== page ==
Wiring keypad in cube instead of matrix

As common switches only have two terminals they can only be connected to two dimension planes. Okey, 2 switches can share one "plane".....
Using 6 I/O, like in Your example, a 2 dimensional rigging handles 9 buttons, one more then the 8 in Your example.

Isn't that what I wrote?


In the image my 1st post, I have switches with 2 terminals, what's the problem?

Sure, you can Charlieplex a keyboard too. No gates or transistors, just diodes.

You could have a 3x9 matrix, and envision folding it up into a 3x3x3 cube mechanically, and still keep the 3x9 wiring going.
Still uses the same number of pins.
Physically, I don't have a need for a cube of buttons, and think it would be awkward to use, having to move you hand in and out of the cube to transition between layers. Maybe you have something else in mind.

The idea was to have the switches layed out in a 2D matrix, but have them wired as a 3D cube to save pins.
I just wanted to share the idea, I don't really have a need for it myself.
I'm guessing that, most likely, the extra costs of the components would make it cheaper to just buy an additional micro controller. But still, I thought it was an interesting idea to explore.

Cool. Never heard of charlieplexing before, very interesting.

So really, you're adding extra electronics as sort of an enable line for what could be envisioned as additional layers, or sections of the 2D matrix.
Could be as simple as 74HC125 gates, where the switch is allowed to drive the matrix when the output is enabled. Or something larger, like the equivalent of 74HC244, with 1 enable to support 8 Ins & Outs.

Exactly.

Nice, those were actually cheaper than I expected, perhaps it's economically viable anyway. Interesting.

But 3 pins have 8 different options. With multiplexers and demultiplexers you could drive an 8x8 matrix with 6 pins.

Or you could use four pins to drive two shift registers: Clock, Data Out, Data In, and Latch. That would get you 64 keys with four pins. :slight_smile:

That's actually a great point. Haven't seen any design use those. As each column is scanned 1 at a time, a demultiplexer can easily be used for that, so that's kind of a no-brainer. But what would you use a multiplexer for? Multiple rows can be activated at once for the same column and you want to detect each of them, so I don't really see how you would do that.

Are you sure about that?

Instead of demultiplexers, decoders can also be used I guess.

Yes, I'm sure you can Charlieplex a keyboard. If you can turn on a single LED that way, you can select a diode/switch pair in exactly the same way. Thought experiment - Charlieplex a bunch of LEDs. Now put a switch in series with each LED. When you select a given LED, current will flow if and only if the switch is closed. Now measure the impedance across the two select lines you used to select that LED. But the driving circuit has to be reconfigured constantly to allow for the bidirectional polarity of opposing diodes.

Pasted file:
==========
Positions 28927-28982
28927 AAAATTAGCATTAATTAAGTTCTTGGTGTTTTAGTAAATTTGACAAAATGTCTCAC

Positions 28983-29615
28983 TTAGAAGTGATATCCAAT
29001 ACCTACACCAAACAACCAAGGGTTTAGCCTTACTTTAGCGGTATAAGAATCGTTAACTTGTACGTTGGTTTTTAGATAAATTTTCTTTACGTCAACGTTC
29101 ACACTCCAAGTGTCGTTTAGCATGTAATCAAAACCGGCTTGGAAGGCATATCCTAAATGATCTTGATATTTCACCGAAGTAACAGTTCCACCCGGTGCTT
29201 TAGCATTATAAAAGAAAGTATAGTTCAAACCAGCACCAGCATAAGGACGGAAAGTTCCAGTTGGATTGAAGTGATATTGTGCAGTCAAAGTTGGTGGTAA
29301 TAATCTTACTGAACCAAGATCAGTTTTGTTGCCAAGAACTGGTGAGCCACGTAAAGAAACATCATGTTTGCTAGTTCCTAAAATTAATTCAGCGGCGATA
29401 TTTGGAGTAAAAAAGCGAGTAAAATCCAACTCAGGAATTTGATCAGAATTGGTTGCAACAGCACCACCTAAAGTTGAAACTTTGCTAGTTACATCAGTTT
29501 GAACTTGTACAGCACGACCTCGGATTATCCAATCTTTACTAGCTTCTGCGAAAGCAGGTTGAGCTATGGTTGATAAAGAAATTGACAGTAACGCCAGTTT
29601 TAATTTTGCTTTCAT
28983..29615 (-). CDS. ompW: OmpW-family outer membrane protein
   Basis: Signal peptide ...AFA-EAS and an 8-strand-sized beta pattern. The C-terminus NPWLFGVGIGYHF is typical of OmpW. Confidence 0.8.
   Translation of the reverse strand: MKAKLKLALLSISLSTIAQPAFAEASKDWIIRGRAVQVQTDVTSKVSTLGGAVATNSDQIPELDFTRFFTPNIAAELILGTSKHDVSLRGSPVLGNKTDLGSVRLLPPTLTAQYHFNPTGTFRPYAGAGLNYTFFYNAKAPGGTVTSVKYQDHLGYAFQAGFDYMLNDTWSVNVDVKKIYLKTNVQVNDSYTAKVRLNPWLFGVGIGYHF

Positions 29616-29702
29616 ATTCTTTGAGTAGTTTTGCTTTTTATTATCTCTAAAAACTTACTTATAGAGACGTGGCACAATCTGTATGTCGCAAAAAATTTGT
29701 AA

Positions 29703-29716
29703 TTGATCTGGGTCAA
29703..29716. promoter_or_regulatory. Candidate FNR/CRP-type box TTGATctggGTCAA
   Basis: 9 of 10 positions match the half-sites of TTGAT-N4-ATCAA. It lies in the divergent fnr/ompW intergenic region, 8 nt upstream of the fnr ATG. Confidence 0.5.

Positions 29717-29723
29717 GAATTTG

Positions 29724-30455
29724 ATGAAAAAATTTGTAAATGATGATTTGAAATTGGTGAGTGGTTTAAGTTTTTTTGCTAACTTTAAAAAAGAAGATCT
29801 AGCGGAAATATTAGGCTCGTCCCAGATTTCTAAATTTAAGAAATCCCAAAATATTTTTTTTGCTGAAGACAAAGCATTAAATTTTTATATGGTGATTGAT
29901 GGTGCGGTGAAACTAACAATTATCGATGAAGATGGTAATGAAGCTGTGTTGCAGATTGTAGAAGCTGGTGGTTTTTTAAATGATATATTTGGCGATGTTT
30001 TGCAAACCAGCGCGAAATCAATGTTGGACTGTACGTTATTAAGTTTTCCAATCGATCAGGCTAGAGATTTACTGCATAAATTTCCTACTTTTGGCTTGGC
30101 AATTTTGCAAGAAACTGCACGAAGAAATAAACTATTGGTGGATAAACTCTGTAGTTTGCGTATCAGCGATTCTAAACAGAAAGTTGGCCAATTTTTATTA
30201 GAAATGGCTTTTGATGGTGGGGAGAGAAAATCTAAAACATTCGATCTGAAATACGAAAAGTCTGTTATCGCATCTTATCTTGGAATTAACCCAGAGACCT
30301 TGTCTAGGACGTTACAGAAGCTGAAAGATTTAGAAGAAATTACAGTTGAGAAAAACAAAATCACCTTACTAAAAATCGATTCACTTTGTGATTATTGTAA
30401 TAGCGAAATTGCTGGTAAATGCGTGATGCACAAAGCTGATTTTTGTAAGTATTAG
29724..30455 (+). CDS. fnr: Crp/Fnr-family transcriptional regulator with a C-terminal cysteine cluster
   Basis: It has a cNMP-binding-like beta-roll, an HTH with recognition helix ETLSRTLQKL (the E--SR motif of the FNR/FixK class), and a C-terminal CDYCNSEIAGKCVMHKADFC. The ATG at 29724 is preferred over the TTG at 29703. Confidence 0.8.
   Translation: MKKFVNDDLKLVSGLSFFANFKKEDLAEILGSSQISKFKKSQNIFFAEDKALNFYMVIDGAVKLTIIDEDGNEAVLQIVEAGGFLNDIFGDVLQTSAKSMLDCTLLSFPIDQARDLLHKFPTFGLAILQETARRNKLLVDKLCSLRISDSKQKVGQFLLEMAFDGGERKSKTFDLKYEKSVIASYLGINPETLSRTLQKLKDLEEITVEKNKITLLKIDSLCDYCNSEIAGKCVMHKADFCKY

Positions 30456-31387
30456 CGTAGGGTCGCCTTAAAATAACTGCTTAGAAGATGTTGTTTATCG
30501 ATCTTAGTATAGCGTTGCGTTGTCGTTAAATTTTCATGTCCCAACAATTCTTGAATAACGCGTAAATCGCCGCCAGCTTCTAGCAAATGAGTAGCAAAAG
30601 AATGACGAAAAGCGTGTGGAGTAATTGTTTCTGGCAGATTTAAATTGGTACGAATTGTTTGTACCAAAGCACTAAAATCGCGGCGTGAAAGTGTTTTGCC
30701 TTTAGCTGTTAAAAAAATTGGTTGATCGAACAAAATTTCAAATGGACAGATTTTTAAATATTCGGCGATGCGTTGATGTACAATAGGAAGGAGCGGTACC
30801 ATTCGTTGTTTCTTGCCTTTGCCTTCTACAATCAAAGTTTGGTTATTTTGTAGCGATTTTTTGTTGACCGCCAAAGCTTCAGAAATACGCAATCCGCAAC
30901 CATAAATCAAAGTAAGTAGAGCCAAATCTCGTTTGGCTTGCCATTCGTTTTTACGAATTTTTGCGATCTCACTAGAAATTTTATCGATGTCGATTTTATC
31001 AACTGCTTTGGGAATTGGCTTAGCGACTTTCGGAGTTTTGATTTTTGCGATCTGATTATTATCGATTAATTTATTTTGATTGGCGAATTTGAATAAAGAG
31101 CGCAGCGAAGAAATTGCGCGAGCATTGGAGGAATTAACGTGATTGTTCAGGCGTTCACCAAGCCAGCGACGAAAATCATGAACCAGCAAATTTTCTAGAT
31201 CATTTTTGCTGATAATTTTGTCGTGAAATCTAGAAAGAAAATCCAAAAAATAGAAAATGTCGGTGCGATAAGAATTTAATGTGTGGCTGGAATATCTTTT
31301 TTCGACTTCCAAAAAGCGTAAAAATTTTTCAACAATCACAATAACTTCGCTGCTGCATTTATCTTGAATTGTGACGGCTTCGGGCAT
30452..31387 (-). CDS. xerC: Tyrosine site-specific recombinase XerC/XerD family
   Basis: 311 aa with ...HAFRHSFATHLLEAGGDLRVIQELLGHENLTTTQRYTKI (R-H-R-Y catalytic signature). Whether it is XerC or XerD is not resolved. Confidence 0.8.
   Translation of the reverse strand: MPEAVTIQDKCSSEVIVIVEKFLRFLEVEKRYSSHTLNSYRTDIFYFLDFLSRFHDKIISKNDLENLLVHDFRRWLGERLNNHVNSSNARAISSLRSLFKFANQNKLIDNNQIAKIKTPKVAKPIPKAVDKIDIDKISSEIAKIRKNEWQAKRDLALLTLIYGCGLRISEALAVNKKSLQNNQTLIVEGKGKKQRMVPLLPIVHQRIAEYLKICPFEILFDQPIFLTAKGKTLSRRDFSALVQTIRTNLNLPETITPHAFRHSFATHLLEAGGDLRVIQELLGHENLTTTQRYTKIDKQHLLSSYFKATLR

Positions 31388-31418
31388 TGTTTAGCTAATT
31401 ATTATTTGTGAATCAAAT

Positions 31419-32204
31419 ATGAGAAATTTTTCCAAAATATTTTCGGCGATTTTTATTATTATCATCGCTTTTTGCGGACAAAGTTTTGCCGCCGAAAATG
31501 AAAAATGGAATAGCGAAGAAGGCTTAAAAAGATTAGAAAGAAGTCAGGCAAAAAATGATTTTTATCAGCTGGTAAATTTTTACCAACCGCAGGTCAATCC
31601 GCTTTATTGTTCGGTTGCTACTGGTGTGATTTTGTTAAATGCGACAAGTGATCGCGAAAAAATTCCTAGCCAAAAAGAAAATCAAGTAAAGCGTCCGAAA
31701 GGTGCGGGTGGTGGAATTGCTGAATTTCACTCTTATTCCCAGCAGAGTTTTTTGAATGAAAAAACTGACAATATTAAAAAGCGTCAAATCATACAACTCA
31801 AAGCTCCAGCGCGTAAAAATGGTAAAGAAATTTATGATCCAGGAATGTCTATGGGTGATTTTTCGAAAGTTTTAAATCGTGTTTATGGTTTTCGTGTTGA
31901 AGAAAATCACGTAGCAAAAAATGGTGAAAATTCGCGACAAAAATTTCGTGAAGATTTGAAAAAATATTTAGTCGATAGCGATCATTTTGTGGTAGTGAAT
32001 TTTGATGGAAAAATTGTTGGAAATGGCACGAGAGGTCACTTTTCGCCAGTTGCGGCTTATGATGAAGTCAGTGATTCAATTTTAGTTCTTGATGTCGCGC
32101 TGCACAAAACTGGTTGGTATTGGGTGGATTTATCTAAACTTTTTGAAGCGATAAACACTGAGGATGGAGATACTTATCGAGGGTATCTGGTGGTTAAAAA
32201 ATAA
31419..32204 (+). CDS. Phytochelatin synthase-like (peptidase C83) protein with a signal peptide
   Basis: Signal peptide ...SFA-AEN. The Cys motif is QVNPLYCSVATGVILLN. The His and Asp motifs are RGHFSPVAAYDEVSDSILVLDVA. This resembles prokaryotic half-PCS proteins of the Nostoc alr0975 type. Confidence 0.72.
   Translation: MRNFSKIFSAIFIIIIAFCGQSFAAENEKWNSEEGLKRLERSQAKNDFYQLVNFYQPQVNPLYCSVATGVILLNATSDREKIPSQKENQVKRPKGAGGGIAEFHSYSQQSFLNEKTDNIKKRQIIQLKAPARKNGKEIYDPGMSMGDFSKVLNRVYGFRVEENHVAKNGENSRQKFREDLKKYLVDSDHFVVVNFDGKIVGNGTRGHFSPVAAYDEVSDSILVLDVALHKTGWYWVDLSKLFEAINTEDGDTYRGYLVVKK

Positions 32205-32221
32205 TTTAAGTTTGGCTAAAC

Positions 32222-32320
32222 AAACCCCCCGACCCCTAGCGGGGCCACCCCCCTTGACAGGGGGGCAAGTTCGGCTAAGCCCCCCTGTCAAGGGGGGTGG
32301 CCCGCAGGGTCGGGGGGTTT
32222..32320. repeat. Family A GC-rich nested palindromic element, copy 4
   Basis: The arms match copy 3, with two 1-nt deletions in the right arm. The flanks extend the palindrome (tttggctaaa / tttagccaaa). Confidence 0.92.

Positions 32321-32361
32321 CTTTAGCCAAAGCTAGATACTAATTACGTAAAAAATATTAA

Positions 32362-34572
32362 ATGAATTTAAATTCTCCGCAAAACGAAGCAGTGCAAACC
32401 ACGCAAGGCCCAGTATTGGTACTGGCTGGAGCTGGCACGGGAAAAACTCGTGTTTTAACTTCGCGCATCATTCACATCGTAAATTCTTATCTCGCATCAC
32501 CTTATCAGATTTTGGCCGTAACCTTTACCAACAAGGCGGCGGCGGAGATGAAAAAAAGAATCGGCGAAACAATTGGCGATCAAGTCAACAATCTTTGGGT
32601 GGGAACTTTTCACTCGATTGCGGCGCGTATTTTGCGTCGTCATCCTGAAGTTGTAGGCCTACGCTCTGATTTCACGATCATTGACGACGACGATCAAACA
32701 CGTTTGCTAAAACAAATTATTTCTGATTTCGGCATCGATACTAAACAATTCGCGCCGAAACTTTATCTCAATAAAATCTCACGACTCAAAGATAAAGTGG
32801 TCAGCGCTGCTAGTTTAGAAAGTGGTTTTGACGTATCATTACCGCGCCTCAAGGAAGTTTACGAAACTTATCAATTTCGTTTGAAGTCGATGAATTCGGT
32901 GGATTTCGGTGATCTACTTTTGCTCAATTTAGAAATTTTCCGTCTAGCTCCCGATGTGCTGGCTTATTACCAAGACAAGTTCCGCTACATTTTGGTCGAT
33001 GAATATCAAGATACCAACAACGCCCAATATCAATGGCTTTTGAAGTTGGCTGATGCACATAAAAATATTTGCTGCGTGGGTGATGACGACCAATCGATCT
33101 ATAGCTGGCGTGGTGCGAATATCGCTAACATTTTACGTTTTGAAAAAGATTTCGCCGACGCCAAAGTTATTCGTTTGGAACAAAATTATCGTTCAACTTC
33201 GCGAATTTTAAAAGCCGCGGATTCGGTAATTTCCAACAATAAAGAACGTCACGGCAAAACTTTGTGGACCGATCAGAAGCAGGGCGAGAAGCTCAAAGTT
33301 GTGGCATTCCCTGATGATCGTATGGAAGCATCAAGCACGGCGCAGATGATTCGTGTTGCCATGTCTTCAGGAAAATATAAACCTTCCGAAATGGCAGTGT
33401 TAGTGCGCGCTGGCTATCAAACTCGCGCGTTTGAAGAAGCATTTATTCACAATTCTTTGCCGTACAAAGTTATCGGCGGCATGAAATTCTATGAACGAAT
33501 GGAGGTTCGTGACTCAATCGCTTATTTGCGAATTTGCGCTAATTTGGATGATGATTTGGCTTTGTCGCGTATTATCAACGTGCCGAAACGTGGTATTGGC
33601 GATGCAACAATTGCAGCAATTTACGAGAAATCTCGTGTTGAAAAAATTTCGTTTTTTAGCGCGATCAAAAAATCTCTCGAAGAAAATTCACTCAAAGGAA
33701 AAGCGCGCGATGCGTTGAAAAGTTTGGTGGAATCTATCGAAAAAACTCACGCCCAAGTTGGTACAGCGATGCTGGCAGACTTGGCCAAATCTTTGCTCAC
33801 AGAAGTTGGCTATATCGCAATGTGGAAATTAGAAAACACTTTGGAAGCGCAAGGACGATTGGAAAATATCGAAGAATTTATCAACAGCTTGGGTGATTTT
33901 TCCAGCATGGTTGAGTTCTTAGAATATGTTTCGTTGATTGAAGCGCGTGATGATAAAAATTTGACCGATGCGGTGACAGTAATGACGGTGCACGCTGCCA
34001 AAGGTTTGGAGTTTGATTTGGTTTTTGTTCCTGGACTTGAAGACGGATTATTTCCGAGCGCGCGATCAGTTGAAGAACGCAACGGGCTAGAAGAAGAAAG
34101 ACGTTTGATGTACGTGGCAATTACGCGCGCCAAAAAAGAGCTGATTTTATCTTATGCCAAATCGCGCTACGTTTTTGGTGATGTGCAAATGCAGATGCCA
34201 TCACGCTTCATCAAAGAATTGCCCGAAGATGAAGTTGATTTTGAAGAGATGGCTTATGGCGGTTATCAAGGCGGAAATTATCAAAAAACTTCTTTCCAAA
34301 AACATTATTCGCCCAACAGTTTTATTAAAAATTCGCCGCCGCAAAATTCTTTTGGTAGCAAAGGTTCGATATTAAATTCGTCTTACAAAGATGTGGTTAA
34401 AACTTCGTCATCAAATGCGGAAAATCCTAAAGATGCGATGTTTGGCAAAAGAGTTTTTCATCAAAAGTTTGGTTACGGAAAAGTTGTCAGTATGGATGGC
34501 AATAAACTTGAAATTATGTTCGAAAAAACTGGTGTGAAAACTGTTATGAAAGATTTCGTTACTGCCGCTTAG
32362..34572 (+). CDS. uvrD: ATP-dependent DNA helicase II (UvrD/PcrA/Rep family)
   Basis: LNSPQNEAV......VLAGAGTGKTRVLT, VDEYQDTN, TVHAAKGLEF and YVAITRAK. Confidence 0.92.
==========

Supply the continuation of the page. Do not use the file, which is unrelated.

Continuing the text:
OK, well you need to specify that by "just diodes", you actually meant LEDs.

And preferably green ones, not red!
No, I take that back. Green LEDs are likely not to work, with threshold over 2.5 V. By the same token, red LEDs are the correct ones to use. :+1:

Why is that? Is the higher voltage drop of a led, compared to other types of diodes, required?

From what I understand, you can't, in most applications, because both musical keyboards and typing keyboards need to be able to deal with multiple keys pressed at once. With Charlieplexed key matrices, you can't avoid "phantom" key presses appearing when multiple keys are pressed. So only applications where it would be the case that only one key is ever pressed at once would Charlieplexing be used. Am I right?

In my opinion, this way of connecting is very complicated and unjustified. If I needed a lot of buttons I would use several 74HC595 registers connected in series and 1 Arduino pin as input. Thus, each added 74HC595 adds 8 buttons and the number of required Arduino pins remains the same - 3 for registers control and 1 for reading a pressed button, ie. total 4. Or I would use an IR remote control connected with a cable and in this case I will need only 1 pin - with 2 wires from the IR diode to 1 pin of the Arduino and ground connection.

Without diodes, you are right. But with one diode for each key, you would have full n-key rollover.

Yes.

OK, I was waiting for aarg, but I will reveal the secret. "Phantom" paths. :sunglasses:

That's it. You can avoid it by selecting the LED voltage such that one LED drop (1.8 V) pulls the logic down (or up if you use it that way) past the threshold, but two LED drops (3.6 V) will not.

For Charlieplexed LED displays, you may have a problem with red LEDs, or with higher than 5 V.

Well, your opinion. :roll_eyes:

Ah! Latecomer!

Yes, with red LED diodes. :grin:

Actually, without diodes, you lose half of the switch positions. :astonished:

Charlieplexing is based on the use of diodes (and thresholds). It does not work for incandescent bulbs.

Yes, the simplest Charlieplex is two back to back diodes. So, 2 LEDs on 2 wires.